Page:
What are your favorite flavor and brand of ice cream?

Monday, July 15, 2013

Frostie Root Beer Ad – July 15, 1959

Pop sure does seem to be a regular topic on this blog.
Here's a vintage newspaper ad for Frostie Root Beer that ran in the Lorain Journal on July 15, 1959 – 54 years ago today. The ad was promoting the fact that the root beer was distributed locally by Dr. Pepper, which had a facility back then on Lake Avenue in Elyria.

It's funny that there used to be so many ads in the Journal for soft drinks in the 1950s and 60s. Maybe it was because pop wasn't something that people drank every day (like they do now), and the bottlers were aggressively competing for the same limited market share.

Anyway, I've always liked the Frostie Root Beer mascot. The bearded guy with icicles on his hat has been around a long time (the beverage has been bottled since 1939), and you can find him adorning many antique advertising signs.

When I was a kid, I thought the Frostie Root Beer guy bore a striking resemblance to a character in an old Golden Book we had – The Golden Goose – with haunting illustrations by Gustaf Tenggren. Here's what the mysterious little old man (who set the whole plot in motion) looked like in that book (below).

We must have drank a lot of Frostie Root Beer as kids, because at some point we sent away for Frostie Root Beer mugs that looked just like the mascot. I don't know what ever happened to our mugs, but they seem to pop up on Ebay frequently. Here's one (below) that was for sale a few weeks ago.
Over the years, the appearance of the Frostie Root Beer mascot was tinkered with once in a while, making him look a bit odd at times. Here's one of the later redesigns (below).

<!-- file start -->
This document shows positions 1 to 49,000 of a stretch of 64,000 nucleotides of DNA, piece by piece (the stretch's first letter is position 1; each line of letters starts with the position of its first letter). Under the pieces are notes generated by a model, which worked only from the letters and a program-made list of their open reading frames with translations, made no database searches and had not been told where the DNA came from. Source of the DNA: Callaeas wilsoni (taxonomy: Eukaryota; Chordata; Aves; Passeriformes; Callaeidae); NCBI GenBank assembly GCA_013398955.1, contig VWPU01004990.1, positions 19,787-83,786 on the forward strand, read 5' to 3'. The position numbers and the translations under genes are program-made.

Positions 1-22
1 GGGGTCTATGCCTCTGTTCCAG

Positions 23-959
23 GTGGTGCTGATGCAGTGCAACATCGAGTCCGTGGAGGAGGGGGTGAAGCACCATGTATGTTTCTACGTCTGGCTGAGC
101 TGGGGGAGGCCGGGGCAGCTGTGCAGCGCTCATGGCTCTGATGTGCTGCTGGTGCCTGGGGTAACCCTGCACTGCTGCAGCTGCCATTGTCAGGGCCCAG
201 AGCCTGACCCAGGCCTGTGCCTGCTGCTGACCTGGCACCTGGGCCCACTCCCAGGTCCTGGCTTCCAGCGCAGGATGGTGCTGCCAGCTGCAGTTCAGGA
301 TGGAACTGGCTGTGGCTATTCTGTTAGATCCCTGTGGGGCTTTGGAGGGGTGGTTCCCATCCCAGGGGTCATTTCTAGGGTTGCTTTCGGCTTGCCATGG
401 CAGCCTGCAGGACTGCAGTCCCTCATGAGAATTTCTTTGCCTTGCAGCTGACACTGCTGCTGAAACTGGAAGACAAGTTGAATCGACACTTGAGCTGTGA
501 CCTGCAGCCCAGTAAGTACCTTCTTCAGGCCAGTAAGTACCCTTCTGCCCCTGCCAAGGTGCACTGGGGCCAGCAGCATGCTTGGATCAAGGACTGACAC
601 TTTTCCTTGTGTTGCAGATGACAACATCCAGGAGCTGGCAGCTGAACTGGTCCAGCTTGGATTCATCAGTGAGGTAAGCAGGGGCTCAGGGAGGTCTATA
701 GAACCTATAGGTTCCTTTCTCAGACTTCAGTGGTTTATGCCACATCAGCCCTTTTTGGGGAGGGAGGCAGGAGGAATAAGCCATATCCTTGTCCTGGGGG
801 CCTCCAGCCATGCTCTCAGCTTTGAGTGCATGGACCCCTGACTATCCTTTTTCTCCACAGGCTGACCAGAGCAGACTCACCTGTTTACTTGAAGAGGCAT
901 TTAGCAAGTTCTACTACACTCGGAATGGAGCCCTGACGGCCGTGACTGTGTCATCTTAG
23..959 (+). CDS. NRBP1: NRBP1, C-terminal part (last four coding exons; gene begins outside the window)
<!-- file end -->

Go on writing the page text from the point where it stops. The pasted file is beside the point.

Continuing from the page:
But the owners wisely went back to the original, classic design and that's what's on the bottles today.

Frostie Root Beer is still available today. One place where it is available locally is Vermilion Farm Market. Every once in a while I pick up a carton just for old times sake.

Friday, July 12, 2013

Ghost Signs From the Past

I was driving along Broadway a few weeks ago and noticed the above building – at 1434 Broadway that is apparently undergoing some renovations. It's a unique building with its attractive geometric design pattern.

What caught my eye were the vintage signs that I'm guessing had been hidden for decades behind other structural elements. The signs advertise Central Furniture, along with some of the items the store carried, including beds, washers, and linoleum.

So when was Central Furniture at that address? Being curious (and having the time to waste), I hit the city directories.